Now, I am revisiting the issue by using MCLUST on the entirety of Howells' dataset, including both the "training" and "testing" dataset. Moreover, in the interest of transparency, I've placed all the necessary code to repeat the analysis online. So, feel free to repeat or improve or my experiment, or indeed shred it to pieces, if you like (see Appendix).
The most interesting part of this analysis for me is the inclusion of several Upper Paleolithic skulls in Howells' testing dataset, and I will show how MCLUST assigns them to very meaningful clusters.
MCLUST on the training data (2,524 skulls with 57 measurements/skull)
Different types of output are included in the rar file, here I will only show the number of skulls from each population assigned to each of the 15 clusters inferred by MCLUST. Note that this is one more cluster than in my previous analysis, because I have included 20 extra Maori skulls.
The 15 clusters might be labeled:
1: Caucasoid, 2: Amerindian, 3: East Asian, 4: Mokapu, 5: Easter Island, 6: Tasmania, 7: Australoid, 8: Ainu, 9: Santa Cruz, 10: Bushman, 11: Andaman, 12: Buriat, 13: Negroid, 14: Moriori/Maori, 15: Eskimo
Note that skulls that fall in populations other than expected are (in part) due to the limitations of the method, and, in part, outliers, some of which were detected by Howells himself.
MCLUST on the training+test data (3,048 skulls with 57 measurements/skull)
Now, let's add the 524 test skulls and repeat the MCLUST analysis with all 3,048 skulls. I recommend looking at the howells.test.txt files in the bundle you can download, because this contains extra information about each skull.
As there are over 189 different populations and individual skulls, I am showing here only the first part of this table, on the training populations. All the data can be found in the download bundle in the frequency_all.csv file.
The 14 clusters inferred in this analysis can be labeled:
1: Linear Caucasoid, 2: Negroid, 3: Amerindian, 4: Moriori/Maori, 5: Santa Cruz, 6: Neandertal, 7: Lateral Caucasoid, 8: Mokapu/Easter Island, 9: Bushman, 10: Australoid, 11: East Asian, 12: Buriat, 13: Andaman, 14: Eskimo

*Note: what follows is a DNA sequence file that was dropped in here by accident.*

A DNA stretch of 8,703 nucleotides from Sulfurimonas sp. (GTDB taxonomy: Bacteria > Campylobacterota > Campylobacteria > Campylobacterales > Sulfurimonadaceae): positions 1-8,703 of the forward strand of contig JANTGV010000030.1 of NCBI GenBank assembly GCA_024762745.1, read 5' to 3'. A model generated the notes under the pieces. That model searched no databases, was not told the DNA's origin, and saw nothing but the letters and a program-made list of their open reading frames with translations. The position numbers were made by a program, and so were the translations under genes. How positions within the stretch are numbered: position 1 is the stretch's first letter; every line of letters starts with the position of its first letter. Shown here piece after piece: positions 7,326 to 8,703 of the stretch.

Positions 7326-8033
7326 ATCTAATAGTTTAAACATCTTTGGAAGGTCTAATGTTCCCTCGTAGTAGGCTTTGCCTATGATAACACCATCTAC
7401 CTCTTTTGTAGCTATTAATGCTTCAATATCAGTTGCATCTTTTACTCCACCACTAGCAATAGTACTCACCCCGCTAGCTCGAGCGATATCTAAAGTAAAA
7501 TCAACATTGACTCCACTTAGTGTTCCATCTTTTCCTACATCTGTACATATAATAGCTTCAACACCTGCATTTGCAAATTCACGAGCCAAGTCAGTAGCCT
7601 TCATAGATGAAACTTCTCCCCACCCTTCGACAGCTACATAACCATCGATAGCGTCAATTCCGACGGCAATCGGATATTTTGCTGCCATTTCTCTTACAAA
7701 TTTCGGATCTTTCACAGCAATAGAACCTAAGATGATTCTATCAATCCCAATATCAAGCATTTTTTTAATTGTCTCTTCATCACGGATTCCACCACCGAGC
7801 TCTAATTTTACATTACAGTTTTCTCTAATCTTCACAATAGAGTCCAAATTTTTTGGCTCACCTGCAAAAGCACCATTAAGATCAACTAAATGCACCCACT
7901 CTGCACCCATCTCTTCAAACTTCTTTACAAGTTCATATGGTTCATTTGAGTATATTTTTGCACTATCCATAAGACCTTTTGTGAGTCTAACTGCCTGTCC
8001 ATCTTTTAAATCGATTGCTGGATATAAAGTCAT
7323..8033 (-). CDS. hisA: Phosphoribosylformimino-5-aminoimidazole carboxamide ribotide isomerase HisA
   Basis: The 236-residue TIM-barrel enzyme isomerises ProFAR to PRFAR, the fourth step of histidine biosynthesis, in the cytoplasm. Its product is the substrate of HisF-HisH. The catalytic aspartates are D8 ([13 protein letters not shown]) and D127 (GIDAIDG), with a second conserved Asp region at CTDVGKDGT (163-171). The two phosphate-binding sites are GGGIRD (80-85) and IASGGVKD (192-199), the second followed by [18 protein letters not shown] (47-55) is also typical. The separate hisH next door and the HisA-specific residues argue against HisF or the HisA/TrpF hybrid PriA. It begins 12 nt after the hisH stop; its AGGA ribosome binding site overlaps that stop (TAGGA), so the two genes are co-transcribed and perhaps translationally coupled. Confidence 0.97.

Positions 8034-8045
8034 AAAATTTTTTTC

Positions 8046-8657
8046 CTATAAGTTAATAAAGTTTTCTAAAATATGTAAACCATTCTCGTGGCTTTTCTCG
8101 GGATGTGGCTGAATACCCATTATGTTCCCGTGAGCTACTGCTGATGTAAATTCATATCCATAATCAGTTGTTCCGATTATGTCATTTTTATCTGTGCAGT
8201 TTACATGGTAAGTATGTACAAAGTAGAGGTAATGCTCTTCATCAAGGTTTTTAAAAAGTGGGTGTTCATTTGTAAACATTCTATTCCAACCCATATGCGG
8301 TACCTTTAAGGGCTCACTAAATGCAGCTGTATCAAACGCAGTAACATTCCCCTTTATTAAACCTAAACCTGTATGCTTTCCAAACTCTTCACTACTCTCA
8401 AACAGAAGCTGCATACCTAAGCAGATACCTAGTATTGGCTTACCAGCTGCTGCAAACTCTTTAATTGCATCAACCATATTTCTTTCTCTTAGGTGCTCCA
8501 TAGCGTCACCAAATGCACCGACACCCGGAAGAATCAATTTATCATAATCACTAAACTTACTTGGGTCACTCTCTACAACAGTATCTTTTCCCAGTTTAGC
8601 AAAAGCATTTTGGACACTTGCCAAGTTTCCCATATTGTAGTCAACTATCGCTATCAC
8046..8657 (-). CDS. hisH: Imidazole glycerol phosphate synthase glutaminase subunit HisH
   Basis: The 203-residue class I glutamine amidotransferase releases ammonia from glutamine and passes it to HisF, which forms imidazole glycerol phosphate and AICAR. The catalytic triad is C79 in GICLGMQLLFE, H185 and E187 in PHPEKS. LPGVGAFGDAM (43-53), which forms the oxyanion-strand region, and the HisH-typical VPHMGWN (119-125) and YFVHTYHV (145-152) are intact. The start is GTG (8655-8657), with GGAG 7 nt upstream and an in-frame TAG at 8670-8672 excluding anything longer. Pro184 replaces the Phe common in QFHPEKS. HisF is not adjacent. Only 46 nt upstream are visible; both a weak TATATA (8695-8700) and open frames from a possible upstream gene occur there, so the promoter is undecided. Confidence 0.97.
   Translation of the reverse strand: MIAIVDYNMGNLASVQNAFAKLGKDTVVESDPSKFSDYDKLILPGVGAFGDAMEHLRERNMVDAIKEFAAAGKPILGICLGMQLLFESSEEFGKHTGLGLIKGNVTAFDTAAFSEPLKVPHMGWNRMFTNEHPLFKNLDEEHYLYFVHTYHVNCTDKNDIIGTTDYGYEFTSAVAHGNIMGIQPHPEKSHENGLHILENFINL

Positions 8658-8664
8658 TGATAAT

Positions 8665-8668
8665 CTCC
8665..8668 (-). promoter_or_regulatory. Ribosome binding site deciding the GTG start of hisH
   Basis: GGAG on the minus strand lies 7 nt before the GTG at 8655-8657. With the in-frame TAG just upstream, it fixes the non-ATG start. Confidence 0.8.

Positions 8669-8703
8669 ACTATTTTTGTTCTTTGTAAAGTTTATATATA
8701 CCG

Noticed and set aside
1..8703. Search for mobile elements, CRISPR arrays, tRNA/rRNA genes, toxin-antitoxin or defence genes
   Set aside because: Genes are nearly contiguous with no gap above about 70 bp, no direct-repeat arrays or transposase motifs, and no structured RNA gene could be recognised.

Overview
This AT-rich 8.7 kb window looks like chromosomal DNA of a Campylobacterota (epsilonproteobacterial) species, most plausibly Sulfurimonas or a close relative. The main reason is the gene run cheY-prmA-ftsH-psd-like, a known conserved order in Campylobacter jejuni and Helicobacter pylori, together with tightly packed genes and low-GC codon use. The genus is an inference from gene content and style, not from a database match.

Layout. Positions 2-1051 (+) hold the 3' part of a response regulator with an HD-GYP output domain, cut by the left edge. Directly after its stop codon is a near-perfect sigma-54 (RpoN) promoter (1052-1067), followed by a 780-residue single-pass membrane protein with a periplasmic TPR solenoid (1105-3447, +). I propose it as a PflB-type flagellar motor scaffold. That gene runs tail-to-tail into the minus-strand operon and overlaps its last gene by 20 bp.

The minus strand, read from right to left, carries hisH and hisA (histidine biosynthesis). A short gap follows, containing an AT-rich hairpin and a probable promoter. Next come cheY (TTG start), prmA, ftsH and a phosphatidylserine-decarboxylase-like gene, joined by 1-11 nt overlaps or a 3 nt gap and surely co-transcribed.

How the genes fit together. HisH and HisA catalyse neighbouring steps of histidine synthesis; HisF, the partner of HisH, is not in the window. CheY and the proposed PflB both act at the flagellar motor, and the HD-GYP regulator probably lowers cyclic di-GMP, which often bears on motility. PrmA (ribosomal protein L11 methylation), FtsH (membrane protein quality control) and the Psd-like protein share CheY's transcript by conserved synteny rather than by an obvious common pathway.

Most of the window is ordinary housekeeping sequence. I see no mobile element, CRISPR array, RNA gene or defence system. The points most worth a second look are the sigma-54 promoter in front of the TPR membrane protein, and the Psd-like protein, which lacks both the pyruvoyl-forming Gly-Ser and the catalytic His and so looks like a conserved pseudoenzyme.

The test data contains various populations as well as many individual skulls. You can look at them in detail in the download bundle, but, here, I will focus on some "famous" skulls.
First of all, notice that cluster #6 is a Neandertal cluster. It includes La Ferassie I, La Chappelle, Skhul V, Shanidar 1, Djebel Irhoud 1. Of course I am aware that there are controversies about some of these skulls, but, MCLUST doesn't seem to have any doubts: they are all placed in cluster #6 with 100% probability and no other skulls have any probability of belonging to this cluster.
Chancelade which was described as Eskimoid in the early literature is assigned to the Linear Caucasoid cluster, so are Predmost III and IV, Mladec 1, and Abri Pataud. The inclusion of Mladec 1, the earliest complete European (>30ky) in the main Caucasoid cluster undermines the idea that Caucasoid morphology developed in the Holocene, or more recent ideas that Eurasians were supposedly undifferentiated as recently as 18,000 years ago.
Cro-Magnon 1 is assigned to the lateral Caucasoid cluster, and so is Afalou-bou-Rhummel 5. It is interesting that the lateral Caucasoid clustered is centered on the population of Berg, described as "Alpine" in the classical sense by Howells, with Alpines being conjectured as being a foetalized evolutionary development of the Upper Paleolithic population by Coon. Cro-Magnon 1 is long-skulled but broad-faced, but its overall suite of measurements places it squarely as a European.
Grimaldi, described by some as Negroid is actually assigned to the Australoid cluster and so is Markina Gora, Djebel Qafzeh 6 and Keilor.
There are many other individual skulls and populations in the data, so feel free to look at it yourself. Also, if you have any other data that has been measured in Howells' standard variables, I'll be happy to include them in an MCLUST analysis.
In order to run the experiment you need to follow these steps:
- Download and install R
- Launch R and in the menu Packages->Install package(s) choose to install the mclust package
- Load the mclust package via the Packages->Load package menu
- Download my code and extract it in the directory of your choice in your computer
- Change the directory in R via the File->Change dir menu
- Enter the command source("code.r") in the command prompt. This will take a while and reproduce a series of files after it runs for a while. You may open the code.r in a text editor to see what exactly it does and/or to modify it.
UPDATE (Dec 7): A new post has Mahalanobis distances between the 14 clusters inferred in the MCLUST analysis.